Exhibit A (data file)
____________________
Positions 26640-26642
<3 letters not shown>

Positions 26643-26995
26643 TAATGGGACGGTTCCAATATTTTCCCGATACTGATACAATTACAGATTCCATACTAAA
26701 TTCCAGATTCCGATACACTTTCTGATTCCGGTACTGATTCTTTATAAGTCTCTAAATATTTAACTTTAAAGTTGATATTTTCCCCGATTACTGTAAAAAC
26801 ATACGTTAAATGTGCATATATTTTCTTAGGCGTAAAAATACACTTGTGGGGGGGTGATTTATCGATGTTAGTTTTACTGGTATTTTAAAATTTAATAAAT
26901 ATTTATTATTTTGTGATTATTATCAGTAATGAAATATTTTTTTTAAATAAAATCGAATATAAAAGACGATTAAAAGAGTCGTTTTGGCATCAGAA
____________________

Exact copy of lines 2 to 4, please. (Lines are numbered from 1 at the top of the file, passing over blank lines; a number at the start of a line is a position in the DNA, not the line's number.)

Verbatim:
<3 letters not shown>

Positions 26643-26995
26643 TAATGGGACGGTTCCAATATTTTCCCGATACTGATACAATTACAGATTCCATACTAAA